The mass infection of transit workers has also led to significant service disruptions. Service on multiple subway lines has been suspended due to staff shortages. Other lines have transitioned from express to local. The chaos has, in turn, increased the danger of transmission, as passengers and workers face increased crowding and longer journeys.

Even as thousands of workers have caught COVID, the MTA continues reckless policies that only worsen the spread. The agency requires vaccinated workers who have been exposed to the virus but show no symptoms to remain on the job. Furthermore, even if they do test positive, they can be called back to work after just five days if they are asymptomatic or their symptoms are “resolving,” regardless of the results of a subsequent test.

These policies follow Biden’s CDC's guidance, which was revised without any scientific merit based on the demands of businesses to remain staffed. The national policy followed a New York directive issued in late December by Democratic Governor Hochul, shortening the quarantine period to five days for transit workers and other “critical workers.”

“We need you again. We need you to be able to go to work,” Hochul remarked at a press conference on Christmas Eve. Long faded are the hollow phrases by politicians praising “essential workers,” replaced with orders to get to back work.

For their sacrifice, New York transit workers are receiving a pay cut in real terms. The measly pay raise of 2.5 percent last May is less than half the official inflation rate, which has soared to seven percent, the highest level in 40 years.

Worker shortages have been a recurring issue throughout the pandemic for the MTA, which had a hiring freeze in place for years before the pandemic began. Part of the agency’s response has been to appeal to retired transit workers to return to service. Given the particularly heavy toll which the pandemic has taken on seniors, killing more than one in every 100 Americans over 65, bringing back retirees is an invitation to endanger their lives.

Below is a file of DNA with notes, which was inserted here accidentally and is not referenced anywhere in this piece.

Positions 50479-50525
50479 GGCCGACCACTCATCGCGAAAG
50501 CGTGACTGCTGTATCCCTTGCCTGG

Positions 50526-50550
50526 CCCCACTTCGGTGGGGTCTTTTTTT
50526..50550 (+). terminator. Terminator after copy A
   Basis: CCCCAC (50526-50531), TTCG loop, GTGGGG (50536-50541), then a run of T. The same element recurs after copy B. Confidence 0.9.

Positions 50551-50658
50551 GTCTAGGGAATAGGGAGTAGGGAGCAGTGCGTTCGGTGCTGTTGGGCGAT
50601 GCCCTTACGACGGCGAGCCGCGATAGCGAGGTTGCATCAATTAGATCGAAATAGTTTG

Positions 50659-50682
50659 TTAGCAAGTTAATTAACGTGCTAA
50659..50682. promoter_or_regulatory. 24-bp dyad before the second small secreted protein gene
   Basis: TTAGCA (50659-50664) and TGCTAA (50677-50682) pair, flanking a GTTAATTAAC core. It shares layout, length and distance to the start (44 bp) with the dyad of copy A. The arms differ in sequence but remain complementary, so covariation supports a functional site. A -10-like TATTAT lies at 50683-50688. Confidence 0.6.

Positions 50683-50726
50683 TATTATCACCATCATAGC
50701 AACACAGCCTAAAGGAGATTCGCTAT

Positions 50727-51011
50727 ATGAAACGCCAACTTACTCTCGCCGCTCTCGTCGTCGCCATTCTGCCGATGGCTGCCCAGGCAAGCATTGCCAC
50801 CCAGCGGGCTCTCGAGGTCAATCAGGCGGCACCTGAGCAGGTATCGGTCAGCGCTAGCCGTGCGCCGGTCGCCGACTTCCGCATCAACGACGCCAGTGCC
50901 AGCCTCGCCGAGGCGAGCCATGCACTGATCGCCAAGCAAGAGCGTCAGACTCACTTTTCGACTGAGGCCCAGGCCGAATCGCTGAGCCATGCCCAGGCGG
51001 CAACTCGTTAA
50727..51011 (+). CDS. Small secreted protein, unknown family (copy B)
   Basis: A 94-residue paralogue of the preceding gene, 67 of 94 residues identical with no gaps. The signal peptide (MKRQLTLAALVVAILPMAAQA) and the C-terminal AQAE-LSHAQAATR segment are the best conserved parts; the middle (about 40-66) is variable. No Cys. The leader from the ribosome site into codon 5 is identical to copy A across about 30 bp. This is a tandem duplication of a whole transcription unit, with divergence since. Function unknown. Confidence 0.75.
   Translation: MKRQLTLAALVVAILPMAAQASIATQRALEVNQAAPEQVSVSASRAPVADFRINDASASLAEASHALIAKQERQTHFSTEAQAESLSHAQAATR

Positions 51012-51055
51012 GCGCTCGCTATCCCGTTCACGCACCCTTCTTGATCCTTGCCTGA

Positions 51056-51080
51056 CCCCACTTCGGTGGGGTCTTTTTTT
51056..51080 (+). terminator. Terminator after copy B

The assertions by the MTA and government officials that the transit system is safe is a lie. The crowded conditions and lengthened commutes provide an opportunity for the highly transmissible strain to spread. It is not only buses and subways but also crowded stations, platforms, and stairwells that pose dangers. From poorly ventilated crew rooms and dispatch facilities to unsanitary locker rooms, transit workers face a host of other exposure points that contribute to the rapid spread within the work force.

The TWU’s silence on the COVID danger is intentional. They serve not the workers they supposedly represent, but the MTA and Democratic Party officials who intend to keep the economy open at all costs. The TWU’s silence functions to acclimate workers to a new normal of mass death.

Every new transit worker’s illness and death is a social crime. Significant opposition exists to these policies of mass death, but it must be organized. The World Socialist Web Site urges transit workers to organize independent rank-and-file safety committees to fight for the measures needed to save lives.